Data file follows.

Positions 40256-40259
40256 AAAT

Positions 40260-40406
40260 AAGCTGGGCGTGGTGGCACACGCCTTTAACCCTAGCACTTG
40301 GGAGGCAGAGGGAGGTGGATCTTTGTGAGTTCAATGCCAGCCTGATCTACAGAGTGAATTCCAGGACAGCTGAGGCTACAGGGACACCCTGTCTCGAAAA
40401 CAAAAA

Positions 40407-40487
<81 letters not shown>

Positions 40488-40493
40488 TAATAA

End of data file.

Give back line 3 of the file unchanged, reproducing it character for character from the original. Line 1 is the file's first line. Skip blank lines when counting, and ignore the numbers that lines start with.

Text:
Positions 40260-40406